Needs & nourishment

Herbs to soothe, nourish and satisfy. When we moved here 3.5 years ago, the strip of so-called garden alongside the path the back door was filled with gravel in an ugly attempt at a no-maintenance exterior. Not long afterwards, I found that my baby daughter was lying across me, not a good move for a woman who not only didn't want a caesarian, but wanted a home birth. I did a pile of exercises and got her to turn breech. Next stop, to turn her head down. Every day I would part fill a bucket with stones from this strip on my hands and knees. Brighid turned, we got our home birth and the previously neglected strip of stones was planted with broccoli, then garlic and later herbs.

When life is so busy I barely get to look at my garden and weeds grow rampant and unchecked, my herb garden, with its minimal care requirements and all season greenness (temperate enough here that the herbs mostly don't die off completely), brings me great happiness.
Above is the rosemary and the lemon thyme, with new arrival, echinacea, in the centre.

Marjoram and sage. I plan to fry sage in butter a lot this winter.

Flat leaved parsley. I am now onto generation three of self seeded parsley. Sometimes I pot up the little seedlings and give as gifts.
Today was wonderful. We stayed home all day. I made Brighid a new skirt. It isn't about to win an A & P show prize, but her capacity for going through multiple skirts and trousers each day called for more items. Earlier in the week I checked at Postie Plus and shuddered at the thought of paying over $20 for a pair of trousers for a girl who will need to change them before lunchtime. I could pretend that the ethics of buying cheap Chinese sweat shop labour-produced items drove me to the sewing machine, but really, I was more skinflint than ethical. Below, Brighid models her new skirt. Perhaps she is also modelling her haircut. Like it? She did it herself...

Today at lunchtime we had reheated bacon hock soup and sourdough rye and caraway bread. The soup was solid gel when I took it out of the fridge, so lots of good minerals and chondroitin there. Oldest three people ate it; the girl may have eaten the toast.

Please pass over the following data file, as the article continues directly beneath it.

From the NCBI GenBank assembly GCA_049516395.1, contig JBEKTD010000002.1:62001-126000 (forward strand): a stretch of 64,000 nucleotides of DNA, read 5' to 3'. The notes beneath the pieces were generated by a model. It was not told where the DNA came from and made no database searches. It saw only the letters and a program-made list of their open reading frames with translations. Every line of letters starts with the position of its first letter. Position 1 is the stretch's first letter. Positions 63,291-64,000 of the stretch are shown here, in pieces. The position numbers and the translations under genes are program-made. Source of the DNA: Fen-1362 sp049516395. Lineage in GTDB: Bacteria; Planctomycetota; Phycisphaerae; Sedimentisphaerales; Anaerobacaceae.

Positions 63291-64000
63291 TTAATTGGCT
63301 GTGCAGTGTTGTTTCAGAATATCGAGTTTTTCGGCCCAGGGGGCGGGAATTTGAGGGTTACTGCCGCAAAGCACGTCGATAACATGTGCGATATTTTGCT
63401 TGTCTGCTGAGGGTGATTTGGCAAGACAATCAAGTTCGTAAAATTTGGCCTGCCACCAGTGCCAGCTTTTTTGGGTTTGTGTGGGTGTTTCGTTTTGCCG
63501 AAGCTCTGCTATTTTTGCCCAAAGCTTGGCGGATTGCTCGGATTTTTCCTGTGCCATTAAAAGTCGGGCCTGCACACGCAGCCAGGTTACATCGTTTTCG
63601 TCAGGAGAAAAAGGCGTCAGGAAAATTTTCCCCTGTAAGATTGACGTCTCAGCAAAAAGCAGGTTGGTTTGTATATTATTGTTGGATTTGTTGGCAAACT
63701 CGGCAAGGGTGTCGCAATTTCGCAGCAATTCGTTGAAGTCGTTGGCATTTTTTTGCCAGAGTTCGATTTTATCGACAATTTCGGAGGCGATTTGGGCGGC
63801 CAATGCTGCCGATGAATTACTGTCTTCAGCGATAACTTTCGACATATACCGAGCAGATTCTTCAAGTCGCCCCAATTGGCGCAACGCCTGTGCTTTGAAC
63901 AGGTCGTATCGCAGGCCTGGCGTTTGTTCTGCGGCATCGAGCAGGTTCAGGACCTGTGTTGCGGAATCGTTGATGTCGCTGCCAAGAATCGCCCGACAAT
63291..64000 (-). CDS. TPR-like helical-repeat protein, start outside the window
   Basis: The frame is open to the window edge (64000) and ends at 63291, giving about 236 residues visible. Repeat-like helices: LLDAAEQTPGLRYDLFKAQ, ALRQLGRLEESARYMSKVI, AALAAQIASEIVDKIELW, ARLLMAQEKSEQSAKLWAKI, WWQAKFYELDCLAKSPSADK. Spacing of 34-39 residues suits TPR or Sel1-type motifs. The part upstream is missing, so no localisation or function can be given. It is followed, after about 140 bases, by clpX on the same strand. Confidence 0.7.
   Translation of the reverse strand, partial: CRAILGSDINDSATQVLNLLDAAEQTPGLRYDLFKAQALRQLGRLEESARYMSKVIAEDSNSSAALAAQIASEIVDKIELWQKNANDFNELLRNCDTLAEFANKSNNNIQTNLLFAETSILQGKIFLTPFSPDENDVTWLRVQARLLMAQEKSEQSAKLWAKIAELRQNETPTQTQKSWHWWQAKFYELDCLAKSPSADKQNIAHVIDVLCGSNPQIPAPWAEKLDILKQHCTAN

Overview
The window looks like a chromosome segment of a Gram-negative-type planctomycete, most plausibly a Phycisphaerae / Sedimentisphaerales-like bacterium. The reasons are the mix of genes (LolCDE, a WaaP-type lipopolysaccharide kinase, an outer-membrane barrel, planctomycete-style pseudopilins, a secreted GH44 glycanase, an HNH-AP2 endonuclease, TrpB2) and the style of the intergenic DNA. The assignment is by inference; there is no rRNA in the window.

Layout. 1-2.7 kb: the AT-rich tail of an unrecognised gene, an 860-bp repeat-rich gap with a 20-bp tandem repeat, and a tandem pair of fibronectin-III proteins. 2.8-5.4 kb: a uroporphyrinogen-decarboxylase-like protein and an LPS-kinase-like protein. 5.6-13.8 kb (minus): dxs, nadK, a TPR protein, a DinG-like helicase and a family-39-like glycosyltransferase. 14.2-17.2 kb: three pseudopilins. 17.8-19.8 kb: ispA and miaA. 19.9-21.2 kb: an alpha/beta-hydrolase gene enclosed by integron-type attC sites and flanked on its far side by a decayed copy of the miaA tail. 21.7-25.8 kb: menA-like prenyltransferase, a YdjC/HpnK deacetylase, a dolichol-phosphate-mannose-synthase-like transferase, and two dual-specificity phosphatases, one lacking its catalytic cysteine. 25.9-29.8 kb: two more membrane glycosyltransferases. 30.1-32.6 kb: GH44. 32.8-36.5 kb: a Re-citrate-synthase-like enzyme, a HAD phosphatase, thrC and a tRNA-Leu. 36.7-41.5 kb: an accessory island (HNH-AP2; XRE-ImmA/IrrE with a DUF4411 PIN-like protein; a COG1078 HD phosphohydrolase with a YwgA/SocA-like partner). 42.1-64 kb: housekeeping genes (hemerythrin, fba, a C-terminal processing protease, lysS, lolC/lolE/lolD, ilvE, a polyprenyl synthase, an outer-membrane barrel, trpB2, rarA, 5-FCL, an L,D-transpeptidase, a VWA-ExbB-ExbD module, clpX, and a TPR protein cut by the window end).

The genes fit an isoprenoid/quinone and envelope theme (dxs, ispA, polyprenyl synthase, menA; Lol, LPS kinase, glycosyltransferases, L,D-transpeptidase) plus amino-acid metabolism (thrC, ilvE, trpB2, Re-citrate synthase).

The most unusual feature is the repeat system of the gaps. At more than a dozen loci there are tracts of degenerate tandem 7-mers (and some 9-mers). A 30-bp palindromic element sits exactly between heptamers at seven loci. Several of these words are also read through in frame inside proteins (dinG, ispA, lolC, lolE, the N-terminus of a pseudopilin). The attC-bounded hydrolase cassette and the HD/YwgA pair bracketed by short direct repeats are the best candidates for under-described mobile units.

Dinner: into the oven at 150 celsius: one chopped up small pumpkin kindly gifted to us by a local gardening friend, one chopped onion, some chopped garlic cloves, two sprigs of rosemary, some chopped up anchovies, two tins of chopped tomatoes. All went onto a greased oven dish and cooked for 80 minutes. Cooked some macaroni pasta and then mixed the two and topped it with parmesan cheese, chopped parsley and basil, black pepper and chopped olives.
Frankly, it tasted too much like babyfood. Brighid didn't eat much, though she had gobbled cheese and olives while I was cooking. Fionn told me it was "yum". Price and Fallon probably diapproved of the tinned tomatoes and the pasta and I can't remember what they have to say about olives. If I were to muck around with something similar again, perhaps I would try shakshuka instead.
Usually I avoid gratuitous pictures of my children (I like to look at those of other people's children on their blogs, but by the time I am blogging at night, prefer to forget my own children, though they frequently have other ideas), but I am rather taken with this recent one (below), and include it to demonstrate what we observe so often with children who appear not to eat: they look the picture of health and are clearly getting enough sustenance somehow.

I've been plagued with disquiet over my fragmented life lately. It's not that it is going badly at all. But I seem to be busy all the time and have nothing tangible to show for it. Often as I work (consider that paid and unpaid, with an emphasis on the unpaid stuff), I add up what I have done that day. So many little bits. Today as I sewed Brighid's skirt, it was nice, but still not the thing I need.
ah yes. the need word. Heard often around here. Sometimes I want to ban it. Turns out I want a turn.
I need to write properly. Not as in suddenly I will become J K Rowling or Maurice Gee but because I suspect it is what I need to do to make sense of my life. I'm not a poet, but I am inspired by the energy and particularly the Tuesday poem series in blogs like Janis Freegard's. I still admire and think about Freegard's short story "Mill", which you can read here.
Right now I am going to bed to read Under the Tuscan Sun or whatever Frances Mayes' memoir of redoing an ancient house in Tuscany is called. I found it at a garage sale. Where other people think they will start their diet tomorrow, I am more thinking I am too tired to write and will delay it until the next day.
How serious am I?
Not hard to be more serious than I ever have been about that ridiculous pastime beloved of so many people, dieting. Properly then, off to make notes for my proper story about May Day in Blackball. No it won't be online for a while yet.


Mary said…
Hello Sandra, nothing very interesting to say except hello! I'm still here, still reading and enjoying your blog, but often reading with baby in arms and no access to the keyboard...
Hi Mary, thank you. Lovely to 'hear' from you. I'm off to read your disco post shortly.
Janis Freegard said…
Thanks for your kind words about Mill, Sandra, and hope you find time for your writing (tho' I think writing a blog counts as proper writing). One of the best pieces of advice I ever had (from Frances Cherry) was 'don't be afraid to write rubbish' ie don't expect it's all going to be great, and accept that most of us have to write a lot to get to a few gems.
All the best, Janis

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